Up next in our series of interviews with notable, in-the-know locals: Isaiah Sharkey, who released his first solo album, Love.Life.Live, in September, and will perform at the Promontory this Friday, November 17. Details and tickets at promontorychicago.com.
You grew up in a musical family. How did that affect your own musical development?
My dad and his brothers and sisters had a group called The Fugitives in the ’60s and ’70s and ’80s. They were real funky—they did covers and had a few records. I learned a lot watching them. We also grew up in the church. When I was four, I wasn’t good enough to keep up on the guitar, so I had to sing in a choir with my brothers and sisters. Eventually I started playing bass in church, and then the electric guitar. There are a lot of skilled musicians in church, so you had to be on point.
In my family, music is a tradition. My uncles and dad were no joke on their instruments. I would practice on something at home, and I would go to my father, and I’d say, “Dad, check it out.” And he’s like, “You’re playing the right notes, but you’re not playing the right feel. Go back and work that out.”
Why did you settle on guitar?
I always knew that I wanted to play guitar. My first memory as a child was this toy guitar with a little red button. You’d press the button and it would play a song. There’s this video of my dad’s band back in the ’80s, and I remember at the age of three, four, I would watch that video and grab a broom like it was a guitar—bounce up and down, spin around in circles making guitar sounds. My uncles would let me hold a guitar, too. I loved the smell of the guitar. So there was never any wavering.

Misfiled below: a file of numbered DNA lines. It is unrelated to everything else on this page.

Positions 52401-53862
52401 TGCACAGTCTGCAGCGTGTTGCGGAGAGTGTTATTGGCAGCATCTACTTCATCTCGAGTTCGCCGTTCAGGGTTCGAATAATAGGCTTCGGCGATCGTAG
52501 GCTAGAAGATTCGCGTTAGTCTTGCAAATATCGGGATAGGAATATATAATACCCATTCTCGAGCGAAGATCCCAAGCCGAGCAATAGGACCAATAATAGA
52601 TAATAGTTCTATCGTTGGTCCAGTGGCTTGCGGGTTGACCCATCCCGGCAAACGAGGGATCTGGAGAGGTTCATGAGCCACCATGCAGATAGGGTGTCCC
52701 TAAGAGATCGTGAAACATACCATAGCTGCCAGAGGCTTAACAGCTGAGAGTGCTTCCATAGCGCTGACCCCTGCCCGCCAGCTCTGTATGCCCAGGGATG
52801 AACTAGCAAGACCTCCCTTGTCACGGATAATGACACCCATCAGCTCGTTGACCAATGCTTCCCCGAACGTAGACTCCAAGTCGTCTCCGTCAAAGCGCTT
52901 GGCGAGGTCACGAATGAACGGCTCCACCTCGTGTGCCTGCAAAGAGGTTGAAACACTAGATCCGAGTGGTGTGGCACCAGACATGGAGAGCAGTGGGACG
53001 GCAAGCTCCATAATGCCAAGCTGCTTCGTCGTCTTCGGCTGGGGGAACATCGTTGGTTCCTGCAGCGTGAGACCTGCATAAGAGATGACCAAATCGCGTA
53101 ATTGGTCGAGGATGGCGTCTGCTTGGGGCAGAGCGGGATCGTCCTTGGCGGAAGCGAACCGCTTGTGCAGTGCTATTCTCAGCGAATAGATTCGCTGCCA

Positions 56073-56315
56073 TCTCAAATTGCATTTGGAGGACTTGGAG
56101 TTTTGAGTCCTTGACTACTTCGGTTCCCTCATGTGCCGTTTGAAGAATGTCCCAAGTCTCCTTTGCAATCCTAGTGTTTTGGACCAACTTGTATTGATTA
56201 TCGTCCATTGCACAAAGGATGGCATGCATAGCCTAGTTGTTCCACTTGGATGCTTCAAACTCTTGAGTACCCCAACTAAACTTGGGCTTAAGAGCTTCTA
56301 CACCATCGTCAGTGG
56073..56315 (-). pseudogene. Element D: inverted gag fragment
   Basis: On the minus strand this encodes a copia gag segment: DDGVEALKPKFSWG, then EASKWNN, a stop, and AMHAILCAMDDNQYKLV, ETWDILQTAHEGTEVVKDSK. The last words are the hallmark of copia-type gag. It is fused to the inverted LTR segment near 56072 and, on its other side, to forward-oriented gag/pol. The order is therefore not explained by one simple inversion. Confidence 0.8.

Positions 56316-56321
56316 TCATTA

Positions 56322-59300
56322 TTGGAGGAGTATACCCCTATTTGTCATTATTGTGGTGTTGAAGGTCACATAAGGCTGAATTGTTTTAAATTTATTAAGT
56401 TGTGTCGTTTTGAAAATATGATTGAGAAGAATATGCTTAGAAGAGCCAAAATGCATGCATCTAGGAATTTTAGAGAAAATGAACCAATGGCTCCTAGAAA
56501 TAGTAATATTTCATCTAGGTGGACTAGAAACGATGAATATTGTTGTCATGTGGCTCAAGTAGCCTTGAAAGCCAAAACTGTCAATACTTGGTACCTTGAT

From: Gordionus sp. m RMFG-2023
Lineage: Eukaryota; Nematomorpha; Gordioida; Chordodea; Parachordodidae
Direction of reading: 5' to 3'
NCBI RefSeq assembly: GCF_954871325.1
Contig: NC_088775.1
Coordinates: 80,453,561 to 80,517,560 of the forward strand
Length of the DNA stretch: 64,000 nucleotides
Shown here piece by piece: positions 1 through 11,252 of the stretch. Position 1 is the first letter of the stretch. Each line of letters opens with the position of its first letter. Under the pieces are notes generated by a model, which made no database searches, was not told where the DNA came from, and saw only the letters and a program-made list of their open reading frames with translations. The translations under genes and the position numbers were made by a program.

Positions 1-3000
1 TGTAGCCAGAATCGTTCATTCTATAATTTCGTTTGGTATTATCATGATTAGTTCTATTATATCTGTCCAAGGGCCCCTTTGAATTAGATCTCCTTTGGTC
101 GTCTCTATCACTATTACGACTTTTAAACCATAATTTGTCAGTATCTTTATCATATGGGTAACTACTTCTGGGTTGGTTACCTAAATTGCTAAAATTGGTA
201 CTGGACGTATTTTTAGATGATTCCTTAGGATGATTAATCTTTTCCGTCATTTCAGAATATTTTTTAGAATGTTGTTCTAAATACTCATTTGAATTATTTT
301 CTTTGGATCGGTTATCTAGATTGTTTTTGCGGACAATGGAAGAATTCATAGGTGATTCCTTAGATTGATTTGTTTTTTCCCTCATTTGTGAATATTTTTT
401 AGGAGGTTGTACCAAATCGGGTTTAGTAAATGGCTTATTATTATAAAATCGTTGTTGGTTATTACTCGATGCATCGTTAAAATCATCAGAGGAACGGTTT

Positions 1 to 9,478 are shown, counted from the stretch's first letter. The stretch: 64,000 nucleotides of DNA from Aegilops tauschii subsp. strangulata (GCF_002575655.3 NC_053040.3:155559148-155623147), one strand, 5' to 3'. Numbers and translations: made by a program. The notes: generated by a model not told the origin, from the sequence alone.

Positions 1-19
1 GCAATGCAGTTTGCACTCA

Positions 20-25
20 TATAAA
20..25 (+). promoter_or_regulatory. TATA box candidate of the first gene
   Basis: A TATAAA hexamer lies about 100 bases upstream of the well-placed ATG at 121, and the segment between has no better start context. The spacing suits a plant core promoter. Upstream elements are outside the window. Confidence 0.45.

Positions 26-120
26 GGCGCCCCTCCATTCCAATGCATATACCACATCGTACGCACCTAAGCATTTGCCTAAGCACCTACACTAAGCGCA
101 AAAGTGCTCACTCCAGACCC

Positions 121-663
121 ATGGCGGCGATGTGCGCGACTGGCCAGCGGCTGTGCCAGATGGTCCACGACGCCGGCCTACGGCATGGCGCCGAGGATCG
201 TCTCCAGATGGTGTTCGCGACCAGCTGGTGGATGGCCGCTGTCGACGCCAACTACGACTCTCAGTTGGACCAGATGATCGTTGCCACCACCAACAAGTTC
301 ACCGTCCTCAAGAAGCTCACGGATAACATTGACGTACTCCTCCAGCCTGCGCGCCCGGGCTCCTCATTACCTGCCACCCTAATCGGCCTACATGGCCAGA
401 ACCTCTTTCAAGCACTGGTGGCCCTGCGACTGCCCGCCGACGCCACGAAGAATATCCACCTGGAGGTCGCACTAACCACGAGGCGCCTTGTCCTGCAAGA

How has Chicago’s rich musical tradition changed you?
When I was 14, there was this place called the Velvet Lounge at 21st and Indiana. The great, late Fred Anderson was the owner, and he’d taken a liking to me. I was underage, but he stamped my hand, and he would let me come in. I’d sit and jam, because I was really into jazz music at the time. I got to play with guys like Corey Wilkes, Bobby Irving, and even Fred himself. I learned on stage, and some nights I kind of got my ass kicked.
You just finished touring with John Mayer. How did you two connect?
John is a huge D’Angelo fan. Last October, I was playing with The Roots as a part of a house band, and John came into one of our rehearsals. He was supposed to sit in with us. He walked in and said, “Hi, my name is John.” I’m like, “I know who you are.” So I said, “Hi, my name is Sharkey.” He’s like, “Oh man, I want to play with you.” There was a mutual respect among guitarists. He’s a big fan of good guitarists, and he had checked out [D’Angelo’s album] Black Messiah, which I played on. So he jammed with us, and we instantly had a connection musically. We did the show, and two weeks later I got a call from his management.
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